SoccerMatch Report

Italy equalise in last minute to leave Croatia facing cruel exit

Zaccagni’s spectacular strike in Leipzig could result in Luka Modric’s final major championship game

Croatia's midfielder Luka Modric reacts to their probable championship exit. Photograph: Christophe Simon/AFP via Getty
Group B: Croatia 1 Italy 1

Italy advanced to the second round of Euro 2024 after a spectacular strike from Mattia Zaccagni equalised against Croatia in the 94th minute in Leipzig.

Croatia had led through Luka Modric’s 55th-minute goal and their fans had turned the last half-hour into a carnival of – in the event, premature – Croatian celebration.

The Italians had hardly created a clear chance in the second half, until centre-back Riccardo Calafiori strode forward and passed left to Zaccagni, running into the left side of the box and mysteriously unmarked.

The Lazio forward, who had only been on the pitch 10 minutes, opened his body out and curled the ball across Dominik Livakovic and inside the far post to set off delirium among the Italian fans who seemed to have given up hope.


Without that equalising goal, a defeat would have left Italy hanging on to see if they could finish as one of the best third-place teams.

But a draw was no good to Croatia, who had only one point on the board from the first two matches. For the second time in consecutive games they had conceded a goal after 94 minutes to throw away a winning position; now it meant they had gone from qualification to almost-certain elimination. For Croatia to qualify, England will need to thrash Slovenia by four goals at a minimum, and still other results need to go Croatia’s way. If this is to be the last Luka Modric plays at an international tournament, he went out in the cruellest way.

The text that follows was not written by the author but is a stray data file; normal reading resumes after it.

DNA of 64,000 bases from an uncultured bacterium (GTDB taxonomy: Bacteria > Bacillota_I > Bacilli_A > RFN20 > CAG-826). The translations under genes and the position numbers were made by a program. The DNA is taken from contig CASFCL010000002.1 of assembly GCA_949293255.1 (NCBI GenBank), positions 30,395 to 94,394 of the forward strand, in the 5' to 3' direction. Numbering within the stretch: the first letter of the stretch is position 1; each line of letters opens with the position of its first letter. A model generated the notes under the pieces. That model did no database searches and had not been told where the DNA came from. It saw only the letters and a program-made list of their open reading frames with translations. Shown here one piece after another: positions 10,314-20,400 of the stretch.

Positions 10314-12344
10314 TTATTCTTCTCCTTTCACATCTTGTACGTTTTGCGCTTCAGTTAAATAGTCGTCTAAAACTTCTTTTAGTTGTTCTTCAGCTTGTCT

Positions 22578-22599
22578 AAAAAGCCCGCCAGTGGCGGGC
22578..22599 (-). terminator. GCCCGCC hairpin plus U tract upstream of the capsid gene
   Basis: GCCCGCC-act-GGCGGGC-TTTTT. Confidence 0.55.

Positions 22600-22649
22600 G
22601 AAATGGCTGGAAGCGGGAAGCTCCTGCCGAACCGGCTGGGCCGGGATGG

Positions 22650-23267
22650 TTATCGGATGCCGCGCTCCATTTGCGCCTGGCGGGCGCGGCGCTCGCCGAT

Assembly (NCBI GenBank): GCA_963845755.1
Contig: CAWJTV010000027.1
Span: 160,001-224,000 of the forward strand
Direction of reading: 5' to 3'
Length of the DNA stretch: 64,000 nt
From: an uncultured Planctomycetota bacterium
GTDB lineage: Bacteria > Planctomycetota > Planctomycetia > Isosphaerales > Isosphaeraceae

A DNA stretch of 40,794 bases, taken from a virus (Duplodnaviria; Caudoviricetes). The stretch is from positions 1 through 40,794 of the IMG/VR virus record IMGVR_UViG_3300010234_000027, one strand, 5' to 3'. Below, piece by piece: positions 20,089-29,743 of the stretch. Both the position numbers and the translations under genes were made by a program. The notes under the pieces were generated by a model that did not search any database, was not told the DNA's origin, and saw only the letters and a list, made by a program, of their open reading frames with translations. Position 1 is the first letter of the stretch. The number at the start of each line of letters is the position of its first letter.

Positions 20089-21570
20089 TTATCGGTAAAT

Both Italy and Croatia had lost to Spain, who topped this group easily, but Italy’s 1-0 defeat had triggered a convulsion of national soul-searching.

Everyone agreed that Italy had taken an awful beating, but pundits differed in their analysis of who or what was to blame.

The former Inter coach Andrea Stramaccioni pointed the finger at coach Luciano Spalletti, claiming the performance was defined by the cowardly decision to take off Federico Chiesa: “an enormous step back, a true failure of the Spalletti project.”

Fabio Capello took a wider, structural view, blaming the shortcomings of the Italian football culture compared to the Spanish: “Our country does not cultivate quality any more ... the youth systems teach tactics, but not technique.”

Yet for 1982 World Cup winner Beppe Bergomi, it was Italy’s failure to embrace their traditional football culture that had cost them. They should have recognised that Spain were superior, abandoned any pretence of trying to match them in an open game and played catenaccio instead. “We were not humble enough, we did not suffer enough,” etc.

Arrigo Sacchi’s critique was almost anthropological: “This was an organised collective against a group of players wandering around the pitch. Italy seemed bewildered, almost intimidated, and this attitude is the result of a mentality that Italians have always carried inside themselves. We do not know how to reason as a collective, we go our own way, we are individualists.” When the opponent attacks and you don’t know how to counter, “it’s normal to fall into total darkness.” And Gareth Southgate thinks he’s got problems.